Notice also on the last line, that v_\pi(s') is included. What does this mean? It means that we apply the same calculations again for each possible action and outcome in the next state (s’). It is a recursive function. So these calculations will happen for every state, and then every subsequent state produced by taking the possible actions, and so on and so on. We could almost think of this as expanding an enormous tree, where every branch is an action leading to a new state… 🌲

Monte Carlo Tree Search:

This is where MCTS comes in! It’s a search algorithm which balances exploration and exploitation by combining familiar concepts from multi-armed bandits (like UCB action selection), as well as tree search (best-first search) and Monte Carlo prediction (rollouts and back-propagation).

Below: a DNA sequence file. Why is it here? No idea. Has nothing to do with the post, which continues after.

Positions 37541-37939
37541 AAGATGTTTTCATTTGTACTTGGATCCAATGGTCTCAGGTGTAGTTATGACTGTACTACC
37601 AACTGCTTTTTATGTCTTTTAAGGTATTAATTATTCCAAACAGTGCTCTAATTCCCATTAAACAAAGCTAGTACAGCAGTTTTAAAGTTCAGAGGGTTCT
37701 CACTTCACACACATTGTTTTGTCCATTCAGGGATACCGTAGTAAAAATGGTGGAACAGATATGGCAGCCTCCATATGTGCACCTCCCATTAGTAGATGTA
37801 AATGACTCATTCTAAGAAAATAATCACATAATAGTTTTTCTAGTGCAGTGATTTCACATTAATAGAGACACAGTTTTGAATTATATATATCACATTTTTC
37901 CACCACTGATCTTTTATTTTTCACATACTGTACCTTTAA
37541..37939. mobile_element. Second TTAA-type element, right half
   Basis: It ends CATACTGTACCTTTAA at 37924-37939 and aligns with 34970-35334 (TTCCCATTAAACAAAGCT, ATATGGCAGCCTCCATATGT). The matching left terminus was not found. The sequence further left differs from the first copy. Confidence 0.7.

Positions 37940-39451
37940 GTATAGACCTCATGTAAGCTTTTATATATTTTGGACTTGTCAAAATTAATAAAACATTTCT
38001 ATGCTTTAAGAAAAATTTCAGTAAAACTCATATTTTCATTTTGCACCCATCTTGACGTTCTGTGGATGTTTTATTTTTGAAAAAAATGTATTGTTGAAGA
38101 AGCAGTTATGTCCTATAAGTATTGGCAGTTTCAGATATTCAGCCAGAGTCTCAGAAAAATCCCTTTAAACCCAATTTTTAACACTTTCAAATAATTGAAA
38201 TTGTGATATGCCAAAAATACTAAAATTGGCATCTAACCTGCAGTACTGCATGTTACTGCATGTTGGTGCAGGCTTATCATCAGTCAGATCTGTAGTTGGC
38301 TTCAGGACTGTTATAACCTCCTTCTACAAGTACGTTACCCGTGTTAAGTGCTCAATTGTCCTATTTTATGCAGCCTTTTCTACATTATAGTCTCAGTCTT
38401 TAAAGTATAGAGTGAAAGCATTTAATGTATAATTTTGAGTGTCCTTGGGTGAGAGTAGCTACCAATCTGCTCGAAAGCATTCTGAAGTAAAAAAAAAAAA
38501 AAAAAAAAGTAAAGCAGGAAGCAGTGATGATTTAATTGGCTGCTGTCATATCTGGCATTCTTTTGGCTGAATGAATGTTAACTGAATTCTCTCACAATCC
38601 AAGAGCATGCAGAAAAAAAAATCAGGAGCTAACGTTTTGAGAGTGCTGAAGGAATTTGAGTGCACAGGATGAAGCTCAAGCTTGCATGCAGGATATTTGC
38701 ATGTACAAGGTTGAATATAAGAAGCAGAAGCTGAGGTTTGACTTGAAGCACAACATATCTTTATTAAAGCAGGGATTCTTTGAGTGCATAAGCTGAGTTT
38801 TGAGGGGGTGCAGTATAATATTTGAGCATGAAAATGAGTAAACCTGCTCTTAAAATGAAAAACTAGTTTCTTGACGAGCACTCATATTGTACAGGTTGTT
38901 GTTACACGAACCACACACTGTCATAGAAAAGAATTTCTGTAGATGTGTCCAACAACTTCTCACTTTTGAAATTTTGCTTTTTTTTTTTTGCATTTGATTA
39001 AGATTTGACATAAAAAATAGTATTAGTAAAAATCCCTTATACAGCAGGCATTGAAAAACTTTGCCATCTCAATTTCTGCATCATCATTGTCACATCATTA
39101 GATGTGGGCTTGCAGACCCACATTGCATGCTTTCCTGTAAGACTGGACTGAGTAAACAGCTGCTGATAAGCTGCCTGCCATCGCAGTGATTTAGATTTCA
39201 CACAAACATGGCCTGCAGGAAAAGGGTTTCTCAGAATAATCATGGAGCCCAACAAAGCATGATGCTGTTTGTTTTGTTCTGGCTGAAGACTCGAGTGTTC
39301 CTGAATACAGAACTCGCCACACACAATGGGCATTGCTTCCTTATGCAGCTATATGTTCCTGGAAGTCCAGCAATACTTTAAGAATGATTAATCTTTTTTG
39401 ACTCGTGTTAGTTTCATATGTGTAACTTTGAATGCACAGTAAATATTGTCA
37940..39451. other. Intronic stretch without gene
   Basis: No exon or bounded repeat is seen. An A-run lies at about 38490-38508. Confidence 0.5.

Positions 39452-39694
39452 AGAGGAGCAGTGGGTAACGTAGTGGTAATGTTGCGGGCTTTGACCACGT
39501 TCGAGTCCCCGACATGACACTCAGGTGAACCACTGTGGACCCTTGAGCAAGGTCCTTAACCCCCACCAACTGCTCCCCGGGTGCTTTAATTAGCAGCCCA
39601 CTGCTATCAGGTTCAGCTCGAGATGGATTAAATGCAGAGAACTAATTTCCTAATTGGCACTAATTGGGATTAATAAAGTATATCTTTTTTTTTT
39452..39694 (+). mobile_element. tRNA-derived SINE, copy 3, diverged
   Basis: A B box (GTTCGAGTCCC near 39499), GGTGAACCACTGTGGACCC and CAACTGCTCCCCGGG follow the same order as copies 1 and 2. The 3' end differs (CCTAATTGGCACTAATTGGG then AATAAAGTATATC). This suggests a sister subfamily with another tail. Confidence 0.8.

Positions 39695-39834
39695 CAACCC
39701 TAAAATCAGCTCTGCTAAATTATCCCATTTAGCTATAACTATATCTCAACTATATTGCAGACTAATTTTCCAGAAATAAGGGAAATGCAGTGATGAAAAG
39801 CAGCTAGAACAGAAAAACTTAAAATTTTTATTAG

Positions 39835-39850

The balancing part is important ⚖️: it allows the algorithm to explore a state space efficiently by focussing the search on only the most promising areas. This allows the algorithm to explore deeper in the state space, calculate good value estimates for states, and construct intelligent plans. It does not need to explore the state space exhaustively to do this effectively.

Another benefit of the algorithm is that while it is technically a heuristic search algorithm, the heuristic (UCB) is entirely problem independent; MCTS can be deployed out-of-the-box and work well in many settings without the need for hand-crafted guidelines on how to play.

We’ll dig into the details and implement MCTS in my next posts 🙂